Meaning of total eclipse in English:

total eclipse


  • An eclipse in which the whole of the disc of the sun or moon is obscured.

    ‘Although they are by no means as striking as total eclipses, annular eclipses can afford a semblance of the experience.’
    • ‘The last total eclipse, solar eclipse in Antarctica, was just over a century ago.’
    • ‘The most favourable conditions for a total eclipse are when the Moon is at its perigee, Earth is farthest from the Sun (around July) and when the Sun is observed near zenith.’
    • ‘The total eclipse begins when the Moon is fully inside the umbra.’
    • ‘The problem is that starlight passing so close by the Sun is drowned in the solar glare at all times except during a total eclipse, and so Eddington proposed making observations during such an event.’
    • ‘In fact they are a perfect match, as can be witnessed at a total eclipse, the Moon's disc fitting exactly over the Sun's.’
    • ‘The bare observation of the total eclipse tells you that on that date the Sun, Moon, and Athens were aligned (to within a tolerance equal to the width of the eclipse track, which is equivalent to a few minutes of time).’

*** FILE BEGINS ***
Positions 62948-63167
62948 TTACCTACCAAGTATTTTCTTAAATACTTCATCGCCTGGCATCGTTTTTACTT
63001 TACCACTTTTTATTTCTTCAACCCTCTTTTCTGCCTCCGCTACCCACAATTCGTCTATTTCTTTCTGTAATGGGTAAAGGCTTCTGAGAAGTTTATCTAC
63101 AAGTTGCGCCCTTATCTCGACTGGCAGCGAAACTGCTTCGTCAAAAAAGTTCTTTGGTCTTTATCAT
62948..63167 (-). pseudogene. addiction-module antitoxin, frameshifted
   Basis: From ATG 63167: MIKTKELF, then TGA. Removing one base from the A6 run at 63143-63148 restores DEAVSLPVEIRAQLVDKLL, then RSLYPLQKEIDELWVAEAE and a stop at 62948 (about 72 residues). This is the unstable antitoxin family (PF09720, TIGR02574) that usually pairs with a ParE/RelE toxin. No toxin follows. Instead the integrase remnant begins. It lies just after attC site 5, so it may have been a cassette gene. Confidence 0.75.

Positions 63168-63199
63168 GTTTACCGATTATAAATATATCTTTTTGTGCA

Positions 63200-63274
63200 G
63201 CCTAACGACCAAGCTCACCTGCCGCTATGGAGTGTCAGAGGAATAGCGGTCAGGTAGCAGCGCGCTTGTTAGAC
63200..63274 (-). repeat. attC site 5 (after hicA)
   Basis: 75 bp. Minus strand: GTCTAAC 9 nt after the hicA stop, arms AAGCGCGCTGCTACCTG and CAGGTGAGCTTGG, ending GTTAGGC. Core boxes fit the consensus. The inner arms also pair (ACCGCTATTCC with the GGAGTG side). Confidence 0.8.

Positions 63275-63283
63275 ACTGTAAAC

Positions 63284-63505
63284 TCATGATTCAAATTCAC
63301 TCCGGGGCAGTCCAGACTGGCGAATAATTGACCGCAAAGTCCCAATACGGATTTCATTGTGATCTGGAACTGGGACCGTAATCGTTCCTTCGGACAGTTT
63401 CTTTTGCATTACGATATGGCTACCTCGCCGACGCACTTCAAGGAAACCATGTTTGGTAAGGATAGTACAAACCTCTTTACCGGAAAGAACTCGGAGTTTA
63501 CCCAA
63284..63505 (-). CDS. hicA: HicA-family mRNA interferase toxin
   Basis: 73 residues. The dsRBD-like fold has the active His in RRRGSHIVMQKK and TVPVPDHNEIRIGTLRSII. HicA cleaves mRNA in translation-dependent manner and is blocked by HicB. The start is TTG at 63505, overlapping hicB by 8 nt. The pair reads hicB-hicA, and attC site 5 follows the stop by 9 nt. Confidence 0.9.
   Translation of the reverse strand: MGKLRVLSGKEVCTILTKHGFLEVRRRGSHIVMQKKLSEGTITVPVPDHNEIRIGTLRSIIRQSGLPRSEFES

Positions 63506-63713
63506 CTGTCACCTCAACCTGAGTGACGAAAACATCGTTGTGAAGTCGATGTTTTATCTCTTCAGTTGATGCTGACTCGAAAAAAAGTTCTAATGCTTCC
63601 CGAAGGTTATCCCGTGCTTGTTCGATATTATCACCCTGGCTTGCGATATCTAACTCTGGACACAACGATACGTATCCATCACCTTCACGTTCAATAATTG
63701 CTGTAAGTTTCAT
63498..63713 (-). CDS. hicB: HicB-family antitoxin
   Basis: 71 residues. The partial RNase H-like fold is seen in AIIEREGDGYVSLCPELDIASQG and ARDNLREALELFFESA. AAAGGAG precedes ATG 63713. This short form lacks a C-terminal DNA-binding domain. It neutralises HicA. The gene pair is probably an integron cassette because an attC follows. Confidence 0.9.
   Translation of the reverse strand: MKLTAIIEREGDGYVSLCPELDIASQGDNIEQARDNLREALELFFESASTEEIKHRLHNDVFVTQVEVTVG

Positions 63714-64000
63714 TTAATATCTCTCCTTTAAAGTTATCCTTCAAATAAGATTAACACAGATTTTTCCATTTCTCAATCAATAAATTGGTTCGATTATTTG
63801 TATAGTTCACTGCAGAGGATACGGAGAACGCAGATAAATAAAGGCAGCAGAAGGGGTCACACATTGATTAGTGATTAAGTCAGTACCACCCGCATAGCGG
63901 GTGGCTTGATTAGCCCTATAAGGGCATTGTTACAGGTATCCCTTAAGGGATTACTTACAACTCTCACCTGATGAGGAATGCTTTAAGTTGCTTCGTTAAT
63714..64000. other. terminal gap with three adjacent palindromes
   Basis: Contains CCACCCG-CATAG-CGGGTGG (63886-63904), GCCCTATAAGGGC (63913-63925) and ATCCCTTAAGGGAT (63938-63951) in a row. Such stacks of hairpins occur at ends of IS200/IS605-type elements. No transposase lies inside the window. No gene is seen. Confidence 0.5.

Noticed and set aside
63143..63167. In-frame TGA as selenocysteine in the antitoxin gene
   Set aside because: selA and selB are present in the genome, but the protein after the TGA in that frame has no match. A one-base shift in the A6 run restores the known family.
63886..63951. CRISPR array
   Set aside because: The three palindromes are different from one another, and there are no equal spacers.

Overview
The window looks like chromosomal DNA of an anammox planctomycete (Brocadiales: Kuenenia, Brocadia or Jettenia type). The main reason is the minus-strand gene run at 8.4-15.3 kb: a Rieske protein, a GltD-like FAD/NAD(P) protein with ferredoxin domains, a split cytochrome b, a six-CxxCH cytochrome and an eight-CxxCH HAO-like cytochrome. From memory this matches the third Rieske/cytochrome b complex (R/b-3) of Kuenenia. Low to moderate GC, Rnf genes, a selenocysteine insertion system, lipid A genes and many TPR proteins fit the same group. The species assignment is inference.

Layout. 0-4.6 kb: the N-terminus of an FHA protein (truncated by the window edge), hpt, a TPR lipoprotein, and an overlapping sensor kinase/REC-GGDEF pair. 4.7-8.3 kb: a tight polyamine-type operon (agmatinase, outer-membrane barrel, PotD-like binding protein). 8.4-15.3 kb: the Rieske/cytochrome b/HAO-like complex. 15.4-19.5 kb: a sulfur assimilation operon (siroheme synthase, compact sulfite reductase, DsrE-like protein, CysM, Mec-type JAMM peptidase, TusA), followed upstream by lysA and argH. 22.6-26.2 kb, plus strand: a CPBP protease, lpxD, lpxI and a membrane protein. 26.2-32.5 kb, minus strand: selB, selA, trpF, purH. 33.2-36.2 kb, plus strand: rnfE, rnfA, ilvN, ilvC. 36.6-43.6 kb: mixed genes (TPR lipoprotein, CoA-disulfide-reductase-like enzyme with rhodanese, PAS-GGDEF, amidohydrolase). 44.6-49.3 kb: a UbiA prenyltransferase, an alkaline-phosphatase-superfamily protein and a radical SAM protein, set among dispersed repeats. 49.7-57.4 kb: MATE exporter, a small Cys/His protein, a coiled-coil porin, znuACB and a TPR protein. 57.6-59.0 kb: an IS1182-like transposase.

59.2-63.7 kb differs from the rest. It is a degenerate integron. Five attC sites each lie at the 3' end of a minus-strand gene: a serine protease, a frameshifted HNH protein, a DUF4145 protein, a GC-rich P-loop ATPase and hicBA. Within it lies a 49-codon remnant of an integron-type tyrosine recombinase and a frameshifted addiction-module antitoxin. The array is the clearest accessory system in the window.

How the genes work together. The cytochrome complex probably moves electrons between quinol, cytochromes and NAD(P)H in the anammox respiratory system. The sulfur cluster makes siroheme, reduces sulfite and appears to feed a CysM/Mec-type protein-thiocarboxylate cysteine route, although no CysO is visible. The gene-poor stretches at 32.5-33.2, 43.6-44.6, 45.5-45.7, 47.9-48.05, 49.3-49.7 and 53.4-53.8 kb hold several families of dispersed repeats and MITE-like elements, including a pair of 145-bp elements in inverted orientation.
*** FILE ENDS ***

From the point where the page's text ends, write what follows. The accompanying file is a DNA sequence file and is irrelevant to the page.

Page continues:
• ‘Two ‘three-star’ events draw the eye to the sky this month: a transit of Mercury and a total eclipse of the Moon.’
    • ‘A total eclipse of the Moon is staged for the Eastern Hemisphere on January 9.’
    • ‘This event is a total eclipse of the Moon which will be visible from North and South America as well as Europe, Africa and Antarctica.’
    • ‘There's going to be a total eclipse of the moon tonight.’
    • ‘There's a total eclipse of the Moon tomorrow evening.’
    • ‘Less than six months after the lunar eclipse in May, the Moon will again undergo total eclipse, this time on the 8th.’
    • ‘No doubt hotel owners and tourist agencies there rubbed their hands in glee when they discovered this: two total eclipses within seven years!’
    • ‘When near perigee its disk appears comparatively large and so can cover the Sun completely - a total eclipse.’
    • ‘Another great event occurred in the British Isles in A.D. 664: a total eclipse of the Sun.’
    • ‘South Africa will experience its next partial eclipse next year, while a total eclipse is not expected until 2030.’
    • ‘Several total eclipses crossed North America during the nineteenth century, and each has an interesting story to be told about it, although no other had the same order of significance as that of 1806.’
    • ‘Therefore he appealed to all New York residents to note where they were - on the roof of their apartment building, for example, or at a particular road intersection - and report whether they saw a total eclipse or not.’
    • ‘Partial eclipses, while not as eerie or dramatic as total eclipses, are still good.’